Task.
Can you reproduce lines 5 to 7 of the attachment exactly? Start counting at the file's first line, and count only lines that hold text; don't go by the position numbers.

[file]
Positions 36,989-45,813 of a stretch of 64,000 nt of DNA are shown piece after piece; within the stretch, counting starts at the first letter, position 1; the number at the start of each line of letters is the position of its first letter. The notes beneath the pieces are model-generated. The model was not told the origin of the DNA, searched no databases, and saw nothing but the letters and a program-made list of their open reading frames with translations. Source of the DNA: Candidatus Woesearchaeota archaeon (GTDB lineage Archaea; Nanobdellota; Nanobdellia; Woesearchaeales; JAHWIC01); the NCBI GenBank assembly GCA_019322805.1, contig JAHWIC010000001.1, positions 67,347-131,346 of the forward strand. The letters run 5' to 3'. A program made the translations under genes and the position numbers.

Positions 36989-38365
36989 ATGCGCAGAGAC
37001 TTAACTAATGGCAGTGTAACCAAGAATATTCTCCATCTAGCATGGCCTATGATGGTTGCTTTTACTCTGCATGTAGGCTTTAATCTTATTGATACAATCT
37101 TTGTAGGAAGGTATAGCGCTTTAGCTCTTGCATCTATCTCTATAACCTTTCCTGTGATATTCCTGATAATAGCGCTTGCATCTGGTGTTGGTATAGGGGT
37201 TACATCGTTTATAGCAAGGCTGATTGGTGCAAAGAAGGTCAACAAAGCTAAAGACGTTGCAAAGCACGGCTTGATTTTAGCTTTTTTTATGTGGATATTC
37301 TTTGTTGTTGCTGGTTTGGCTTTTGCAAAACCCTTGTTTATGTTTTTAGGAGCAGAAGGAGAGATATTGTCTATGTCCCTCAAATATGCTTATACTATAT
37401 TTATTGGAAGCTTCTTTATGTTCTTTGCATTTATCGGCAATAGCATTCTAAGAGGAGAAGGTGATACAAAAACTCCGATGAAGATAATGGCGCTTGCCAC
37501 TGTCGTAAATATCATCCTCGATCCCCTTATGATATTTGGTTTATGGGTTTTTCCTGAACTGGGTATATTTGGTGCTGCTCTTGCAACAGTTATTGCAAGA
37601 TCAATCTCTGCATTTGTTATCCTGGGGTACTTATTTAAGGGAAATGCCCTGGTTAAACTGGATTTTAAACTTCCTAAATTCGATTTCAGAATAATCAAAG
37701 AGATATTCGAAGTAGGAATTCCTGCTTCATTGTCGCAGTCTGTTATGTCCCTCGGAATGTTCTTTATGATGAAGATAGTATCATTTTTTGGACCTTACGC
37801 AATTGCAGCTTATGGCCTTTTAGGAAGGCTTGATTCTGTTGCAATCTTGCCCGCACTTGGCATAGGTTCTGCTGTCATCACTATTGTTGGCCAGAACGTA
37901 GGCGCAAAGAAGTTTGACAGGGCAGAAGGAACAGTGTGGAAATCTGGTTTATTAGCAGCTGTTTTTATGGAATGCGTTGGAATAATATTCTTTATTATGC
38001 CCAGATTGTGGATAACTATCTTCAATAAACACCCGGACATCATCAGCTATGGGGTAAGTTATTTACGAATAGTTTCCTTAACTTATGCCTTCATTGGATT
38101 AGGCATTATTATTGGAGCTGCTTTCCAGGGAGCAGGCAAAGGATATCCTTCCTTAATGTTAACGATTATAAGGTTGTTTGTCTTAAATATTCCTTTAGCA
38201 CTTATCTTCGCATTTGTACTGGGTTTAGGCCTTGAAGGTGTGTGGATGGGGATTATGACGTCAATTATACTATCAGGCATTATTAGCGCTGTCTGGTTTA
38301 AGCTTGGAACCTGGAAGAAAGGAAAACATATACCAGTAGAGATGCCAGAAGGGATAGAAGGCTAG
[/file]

37101 TTGTAGGAAGGTATAGCGCTTTAGCTCTTGCATCTATCTCTATAACCTTTCCTGTGATATTCCTGATAATAGCGCTTGCATCTGGTGTTGGTATAGGGGT
37201 TACATCGTTTATAGCAAGGCTGATTGGTGCAAAGAAGGTCAACAAAGCTAAAGACGTTGCAAAGCACGGCTTGATTTTAGCTTTTTTTATGTGGATATTC
37301 TTTGTTGTTGCTGGTTTGGCTTTTGCAAAACCCTTGTTTATGTTTTTAGGAGCAGAAGGAGAGATATTGTCTATGTCCCTCAAATATGCTTATACTATAT